Sunday, January 20, 2013

Knowing when to stop renovating

Knowing when and where to stop your renovation.

A lot of people buy homes, second homes or cottages that are fixer-uppers. They decide that the price they are going to pay is reduced enough that they can buy the place and then renovate it to their standards or to at least liveable standards.

There are several reasons why you would only renovate the building to liveable standards;

  • You have a limited budget.
  • You plan to flip the house quickly.
  • You have to live in the home so you have to make sure that you can live there while the renovation is proceeding.
  • You have a limited window of time to do the work.

One of the hardest things to do when you are planning your renovation or once you have actually started the renovation is where to stop the work.
Once you start renovating you will find things that need to be repaired that you didn’t anticipate, this eats up your budget and slows down the speed of your renovation. Unless you are just repainting bedrooms usually renovating or re-designing one area of the home affects the other end of the home. You could redo a room on one side of the home, which could consist of doing electrical, plumbing, re-trimming, moving walls and generally creating a lot of dust and then you will end up with parts of the home that are unfinished or look drastically in need of renovation because you now created a new area.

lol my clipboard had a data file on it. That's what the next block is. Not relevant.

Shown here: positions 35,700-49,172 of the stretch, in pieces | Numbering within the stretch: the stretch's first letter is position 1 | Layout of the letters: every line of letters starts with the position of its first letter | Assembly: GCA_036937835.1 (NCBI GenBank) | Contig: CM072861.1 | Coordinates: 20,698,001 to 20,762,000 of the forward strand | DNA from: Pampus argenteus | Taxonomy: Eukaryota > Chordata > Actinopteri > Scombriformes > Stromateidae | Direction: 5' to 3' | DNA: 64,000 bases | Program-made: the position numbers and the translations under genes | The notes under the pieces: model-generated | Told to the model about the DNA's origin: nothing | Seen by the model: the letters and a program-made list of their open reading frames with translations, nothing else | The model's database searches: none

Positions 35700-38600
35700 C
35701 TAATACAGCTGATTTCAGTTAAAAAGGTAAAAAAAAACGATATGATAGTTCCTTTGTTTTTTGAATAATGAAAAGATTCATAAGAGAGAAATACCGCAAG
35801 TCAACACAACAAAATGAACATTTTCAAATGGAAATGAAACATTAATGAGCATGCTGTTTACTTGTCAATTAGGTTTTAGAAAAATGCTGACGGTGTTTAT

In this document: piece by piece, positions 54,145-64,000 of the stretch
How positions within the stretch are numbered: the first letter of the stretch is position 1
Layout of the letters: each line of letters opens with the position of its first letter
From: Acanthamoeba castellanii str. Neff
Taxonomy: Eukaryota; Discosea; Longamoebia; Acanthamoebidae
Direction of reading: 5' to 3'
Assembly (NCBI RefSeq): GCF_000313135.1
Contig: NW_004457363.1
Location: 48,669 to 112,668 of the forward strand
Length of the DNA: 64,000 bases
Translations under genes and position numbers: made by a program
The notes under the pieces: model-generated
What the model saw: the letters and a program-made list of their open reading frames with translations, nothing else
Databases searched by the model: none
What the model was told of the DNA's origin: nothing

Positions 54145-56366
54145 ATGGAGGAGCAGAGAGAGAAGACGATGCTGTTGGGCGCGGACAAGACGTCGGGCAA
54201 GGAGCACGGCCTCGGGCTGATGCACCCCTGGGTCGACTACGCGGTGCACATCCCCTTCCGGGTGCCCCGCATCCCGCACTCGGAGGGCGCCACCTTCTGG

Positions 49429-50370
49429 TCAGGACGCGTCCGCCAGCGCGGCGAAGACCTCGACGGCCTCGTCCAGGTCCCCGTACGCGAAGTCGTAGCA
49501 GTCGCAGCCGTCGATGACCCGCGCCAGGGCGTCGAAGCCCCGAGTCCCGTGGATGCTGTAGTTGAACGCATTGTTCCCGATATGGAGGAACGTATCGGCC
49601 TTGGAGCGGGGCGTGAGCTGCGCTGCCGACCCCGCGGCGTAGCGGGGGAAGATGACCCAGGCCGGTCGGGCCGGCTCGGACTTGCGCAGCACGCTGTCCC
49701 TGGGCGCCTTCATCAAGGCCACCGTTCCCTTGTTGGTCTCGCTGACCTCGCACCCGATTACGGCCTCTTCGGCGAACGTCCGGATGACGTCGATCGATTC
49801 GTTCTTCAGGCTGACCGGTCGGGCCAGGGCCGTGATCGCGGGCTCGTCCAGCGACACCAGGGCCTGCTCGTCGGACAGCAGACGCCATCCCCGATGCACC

More then a few people have gotten so deep into a renovation that when they turned around they were out of money, they were only half done the project and were forced to stop renovation and live in the mess. In the worst case scenarios people can end being forced to sell the home to try and re-coup there money. This is a scenario that you do not want to get caught in, you are almost guaranteed not to get your money back from it.

Here are a few simple things that you need to know about renovating;

  • You need to come up with a plan, a plan that gives you the image of what the entire house will look like when you are done.
  • You need to budget that whole plan.
  • Decide on how much you can afford to do in one go.
  • Make a 1 year plan, a two year plan, a 5 year plan and a final plan. If your doing extensive renovations on a limited budget then you will definitely need the multi-year plan.
  • Figure out what parts of the house you can do and still leave the rest of the house alone. There will be a little overlap with unfinished spaces but you should be prepared to live with that especially if you can't afford to do the whole project at once.
  • Before you start make sure that you have everything you need to complete whatever part of the house you are renovating. For example you need all the plumbing fixtures before you start a bathroom renovation.
  • Hire professionals to do the job. It might sound like a great way to save money by doing everything yourself, but remember you get what you pay for. The worst thing in the work is to do the plumbing yourself and have the room all finished and have one of the joints in your plumbing come apart, destroying all the drywall and flooring that you just paid for and installed.
  • Patience. You will need a lot of this, there is a reason that they call drywall dust “divorce dust”. Renovating always takes longer then you think it will take and costs more then you budgeted.
  • When you budget you need to set aside 20 % of your budget for cost over runs and unforeseen problems.

Remember that if you fail to plan then you should plan to fail.

Rob Abbott
Operations Manager
Village Builders Inc.

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